Shader Programming: Massively parallel art [Episode 9: Specular Lighting]

in #learnwithsteem2 months ago (edited)

Welcome back to the much-delayed 9th episode of the Shader series! I'm happy to be back on Steem after some IRL issues.

Today we're going to improve our lighting model by introducing a specular lighting component.

PART 9: Specular Lighting

Specular lighting models the glints and highlights that we see when light reflects off a shiny object into our eye, and lets us give a realistic "metallic" look to objects in our scene.

Unlike diffuse lighting, in which a surface looks the same when viewed from any angle, specular lighting depends not on just on the light direction and surface normal, but also on the viewer's position.

If you look at a shiny object in real life, like a coin or a ring, you'll notice that the highlights change when you move your eye. This is the specular component we'll model.

What we need to calculate

specular lighting.png

I already said that when our eye moves, a scene's specular highlights change. It's therefore not surprising that we'll need to calculate an eye direction vector from our hit point - shown in blue on the diagram above.

The other vector we need to find is the reflected light direction; note on the diagram that the solid yellow light direction vector is reflected through the surface normal to give the dashed yellow reflection vector.

Once we have those, we're interested in the angle between the eye direction and the reflected light direction, marked in green on the diagram.

The smaller that angle, the closer the reflected light direction is to colliding directly with the eye, and the brighter the specular highlight!

Calculating the vectors

Let's deal with the eye direction vector first. If you remember from last time, this is an easy one; to get a direction vector from one point in 3D space to another, we subtract the starting point from the destination point, and normalize the result to give us a unit vector with magnitude of 1.

        vec3 eyeDirection = normalize(camPos - currentPos);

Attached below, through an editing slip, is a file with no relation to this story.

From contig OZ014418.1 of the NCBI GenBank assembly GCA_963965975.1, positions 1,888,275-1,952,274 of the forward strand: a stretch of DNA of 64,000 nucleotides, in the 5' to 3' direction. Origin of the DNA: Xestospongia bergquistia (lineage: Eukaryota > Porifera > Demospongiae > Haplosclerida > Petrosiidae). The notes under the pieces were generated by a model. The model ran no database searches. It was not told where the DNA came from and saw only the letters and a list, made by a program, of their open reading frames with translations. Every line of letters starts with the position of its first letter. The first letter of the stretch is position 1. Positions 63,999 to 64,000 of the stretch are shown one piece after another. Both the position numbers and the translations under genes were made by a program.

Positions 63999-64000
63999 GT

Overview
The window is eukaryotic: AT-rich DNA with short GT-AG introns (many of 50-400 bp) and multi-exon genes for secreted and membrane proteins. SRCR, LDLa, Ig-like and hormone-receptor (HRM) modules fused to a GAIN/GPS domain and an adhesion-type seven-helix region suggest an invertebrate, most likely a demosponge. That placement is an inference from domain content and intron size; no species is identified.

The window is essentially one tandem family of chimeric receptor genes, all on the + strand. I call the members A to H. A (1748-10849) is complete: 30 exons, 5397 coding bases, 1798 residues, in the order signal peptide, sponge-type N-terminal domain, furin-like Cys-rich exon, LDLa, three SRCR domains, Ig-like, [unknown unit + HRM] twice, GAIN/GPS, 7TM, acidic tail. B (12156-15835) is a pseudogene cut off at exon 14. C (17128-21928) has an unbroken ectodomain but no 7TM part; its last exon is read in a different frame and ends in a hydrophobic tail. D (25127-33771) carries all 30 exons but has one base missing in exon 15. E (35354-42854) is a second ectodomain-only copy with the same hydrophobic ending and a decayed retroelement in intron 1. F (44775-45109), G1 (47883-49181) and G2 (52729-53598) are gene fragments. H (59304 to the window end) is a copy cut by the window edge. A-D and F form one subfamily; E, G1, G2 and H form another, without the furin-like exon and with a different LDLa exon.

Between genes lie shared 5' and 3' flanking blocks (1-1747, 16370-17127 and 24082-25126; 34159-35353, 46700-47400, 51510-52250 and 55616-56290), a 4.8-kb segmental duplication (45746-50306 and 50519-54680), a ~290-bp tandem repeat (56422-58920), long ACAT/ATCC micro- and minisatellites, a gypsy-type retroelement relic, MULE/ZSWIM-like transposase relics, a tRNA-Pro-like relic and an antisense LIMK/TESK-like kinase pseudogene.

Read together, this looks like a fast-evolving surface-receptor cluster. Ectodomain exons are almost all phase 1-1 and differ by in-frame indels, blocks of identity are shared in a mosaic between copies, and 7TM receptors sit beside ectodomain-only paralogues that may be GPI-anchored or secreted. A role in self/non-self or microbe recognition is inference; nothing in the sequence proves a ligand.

So, now we need to find that reflected light direction vector. GLSL to the rescue again, with the built-in reflect() function, which does exactly what we need; it accepts a vector to reflect and a surface normal vector to reflect it against, and returns the reflected vector.

Currently, our lightDirection vector points from the hit point to the light. In actual fact, to reflect it off the surface, we need a vector from the light source to the surface. For this, we simply use the negative of our existing lightDirection.

Note that because lightDirection is already normalized before we reflect it, we don't need to normalize the result as it will still have a magnitude of 1.

        vec3 reflectedLight = reflect(-lightDirection, normal);

Finding the specular term

Now that we have these two vectors, the rest of the task is easy. Recall from when we were working on diffuse lighting that the dot product of 2 vectors gives the cosine of the angle between them.

Just as before, we can use this cosine directly as a brightness value, as the higher its value the smaller the angle, and the brighter the specular highlight should be.

We do need to make sure that we discard any negative values however, using max().

        float spec = max(0., dot(reflectedLight, eyeDirection));

Do notice how similar that line looks to the line where we calculate the diffuse lighting term.

If we leave it like that, it does actually work, but our highlights are rather large and spread out. This can be effective for modelling certain surface materials, but generally we use pow() to make the specular highlights smaller.